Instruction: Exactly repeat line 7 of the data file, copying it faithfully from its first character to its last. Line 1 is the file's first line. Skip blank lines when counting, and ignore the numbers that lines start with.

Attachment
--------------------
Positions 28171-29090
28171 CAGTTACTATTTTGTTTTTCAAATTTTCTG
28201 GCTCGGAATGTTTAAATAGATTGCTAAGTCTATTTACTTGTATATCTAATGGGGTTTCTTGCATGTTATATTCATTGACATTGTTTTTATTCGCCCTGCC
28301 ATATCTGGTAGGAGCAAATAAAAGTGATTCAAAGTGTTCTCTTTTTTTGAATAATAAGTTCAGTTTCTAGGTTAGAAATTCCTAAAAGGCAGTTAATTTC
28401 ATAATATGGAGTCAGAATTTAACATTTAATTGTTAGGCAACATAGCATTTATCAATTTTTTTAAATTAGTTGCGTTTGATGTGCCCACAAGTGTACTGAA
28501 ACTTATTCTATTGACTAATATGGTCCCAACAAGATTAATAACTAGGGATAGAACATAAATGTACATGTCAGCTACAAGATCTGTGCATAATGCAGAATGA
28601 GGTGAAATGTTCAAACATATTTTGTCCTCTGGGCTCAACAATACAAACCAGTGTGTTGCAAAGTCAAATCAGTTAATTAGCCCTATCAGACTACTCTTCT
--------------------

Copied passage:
28601 GGTGAAATGTTCAAACATATTTTGTCCTCTGGGCTCAACAATACAAACCAGTGTGTTGCAAAGTCAAATCAGTTAATTAGCCCTATCAGACTACTCTTCT